Laser tracks movement of the rotor blades automatically

Kaufmann and his colleagues have taken on this problem. From March 10th to 14th they will be presenting a technological system at CeBIT in Hanover with which the oscillation analysis can be completely carried out from a distance of several hundred meters. The system consists of a laser that is directed at the installation and able to measure the oscillations at all points on the surface. To accomplish this, the laser automatically tracks the motion of the moving parts like the rotor blades.

The centerpiece of the system responsible for this is an IT-based tracking system combining a camera and a laser. These are mounted on a head that can pan and tilt to follow the rotor blades. The camera records images of the installation and forwards these along to software that processes the images and builds a model of the rotary motion from the data. With the help of this information, the pan and tilt head is positioned so that the laser automatically follows the rotor blades. The camera simultaneously collects data about the exact position of the roughly two-to-three centimeter laser spot on the rotor blade in order to stabilize it on the revolving surface.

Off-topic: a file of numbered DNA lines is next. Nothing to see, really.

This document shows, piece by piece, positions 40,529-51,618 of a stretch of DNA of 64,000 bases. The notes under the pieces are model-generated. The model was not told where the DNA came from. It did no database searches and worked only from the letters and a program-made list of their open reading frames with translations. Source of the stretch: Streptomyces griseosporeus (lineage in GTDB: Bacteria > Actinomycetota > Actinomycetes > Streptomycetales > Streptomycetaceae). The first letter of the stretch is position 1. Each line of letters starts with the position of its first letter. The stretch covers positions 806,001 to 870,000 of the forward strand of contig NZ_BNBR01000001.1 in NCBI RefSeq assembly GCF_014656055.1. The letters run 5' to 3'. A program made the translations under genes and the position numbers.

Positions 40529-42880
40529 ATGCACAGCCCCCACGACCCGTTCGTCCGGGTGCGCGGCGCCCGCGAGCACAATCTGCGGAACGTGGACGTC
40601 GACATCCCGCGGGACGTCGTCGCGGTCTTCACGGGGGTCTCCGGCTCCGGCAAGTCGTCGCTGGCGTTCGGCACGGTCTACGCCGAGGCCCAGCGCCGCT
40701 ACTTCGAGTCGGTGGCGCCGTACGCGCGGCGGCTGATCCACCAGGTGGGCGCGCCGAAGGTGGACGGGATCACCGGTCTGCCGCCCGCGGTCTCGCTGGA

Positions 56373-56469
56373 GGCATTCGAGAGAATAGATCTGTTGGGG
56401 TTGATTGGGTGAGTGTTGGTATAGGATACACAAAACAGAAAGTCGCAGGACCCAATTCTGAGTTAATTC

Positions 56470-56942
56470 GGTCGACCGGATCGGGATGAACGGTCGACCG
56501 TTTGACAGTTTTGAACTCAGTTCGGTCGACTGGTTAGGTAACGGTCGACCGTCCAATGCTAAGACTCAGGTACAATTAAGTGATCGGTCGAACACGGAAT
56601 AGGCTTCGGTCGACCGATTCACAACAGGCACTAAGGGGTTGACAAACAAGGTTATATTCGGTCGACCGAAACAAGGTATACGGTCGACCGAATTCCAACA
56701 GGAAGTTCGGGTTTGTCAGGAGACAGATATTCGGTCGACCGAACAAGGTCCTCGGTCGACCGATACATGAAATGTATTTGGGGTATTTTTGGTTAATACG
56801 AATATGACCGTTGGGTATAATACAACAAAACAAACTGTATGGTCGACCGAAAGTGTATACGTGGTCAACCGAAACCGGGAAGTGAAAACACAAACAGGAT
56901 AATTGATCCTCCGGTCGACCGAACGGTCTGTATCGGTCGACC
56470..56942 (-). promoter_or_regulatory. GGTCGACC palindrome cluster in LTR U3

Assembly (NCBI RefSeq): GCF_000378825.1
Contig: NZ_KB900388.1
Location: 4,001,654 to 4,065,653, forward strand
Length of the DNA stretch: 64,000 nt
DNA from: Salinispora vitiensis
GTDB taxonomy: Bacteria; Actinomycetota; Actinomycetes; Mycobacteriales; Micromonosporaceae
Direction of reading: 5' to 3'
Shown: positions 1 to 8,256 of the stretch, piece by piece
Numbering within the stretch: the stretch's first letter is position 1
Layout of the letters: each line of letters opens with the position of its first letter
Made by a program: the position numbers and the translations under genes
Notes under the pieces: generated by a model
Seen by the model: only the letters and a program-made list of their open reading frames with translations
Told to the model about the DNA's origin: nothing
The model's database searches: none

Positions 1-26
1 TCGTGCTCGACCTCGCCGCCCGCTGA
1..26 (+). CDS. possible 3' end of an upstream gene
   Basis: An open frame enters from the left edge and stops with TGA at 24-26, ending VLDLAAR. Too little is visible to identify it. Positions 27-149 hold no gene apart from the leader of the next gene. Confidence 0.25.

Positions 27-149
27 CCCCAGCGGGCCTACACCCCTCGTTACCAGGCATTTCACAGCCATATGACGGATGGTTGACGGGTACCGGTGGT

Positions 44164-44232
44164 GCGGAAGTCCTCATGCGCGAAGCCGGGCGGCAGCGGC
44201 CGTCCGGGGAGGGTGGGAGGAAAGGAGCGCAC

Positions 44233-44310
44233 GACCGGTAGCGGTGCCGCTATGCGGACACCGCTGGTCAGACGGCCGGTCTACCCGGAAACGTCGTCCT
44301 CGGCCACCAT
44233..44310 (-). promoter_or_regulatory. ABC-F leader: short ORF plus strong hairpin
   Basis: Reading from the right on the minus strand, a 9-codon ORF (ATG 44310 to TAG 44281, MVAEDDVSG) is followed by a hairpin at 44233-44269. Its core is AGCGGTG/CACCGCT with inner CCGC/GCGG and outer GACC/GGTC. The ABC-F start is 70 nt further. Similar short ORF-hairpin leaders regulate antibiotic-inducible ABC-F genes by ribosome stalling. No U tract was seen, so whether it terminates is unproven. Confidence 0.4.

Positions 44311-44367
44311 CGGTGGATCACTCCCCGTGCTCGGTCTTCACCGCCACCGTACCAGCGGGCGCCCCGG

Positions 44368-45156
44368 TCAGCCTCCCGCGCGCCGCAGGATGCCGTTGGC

This way, as many points on the equipment as are needed can be scanned during operation -- even from a great distance. "Considerably more comprehensive analyses can be carried out very quickly than are possible using fixed sensors. The measurement interval is variable: the slower the oscillations, the longer the laser takes measurements," says Kaufmann.

Operators can evaluate installations

The system is compact and easily transported to the desired position using a vehicle. Due to its extended range, offshore installations can be examined from on board a ship, assuming that you compensate for the ship's own movement. "Many wind farms in Germany have been running a good 20 years already -- often the maximum operating life. Operators can use our technology to evaluation their installations. We can provide decision-making assistance for questions like 'Is it in good enough shape that I can continue to operate it, or should I sell it and build a new one at the same site?'" according to Kaufmann.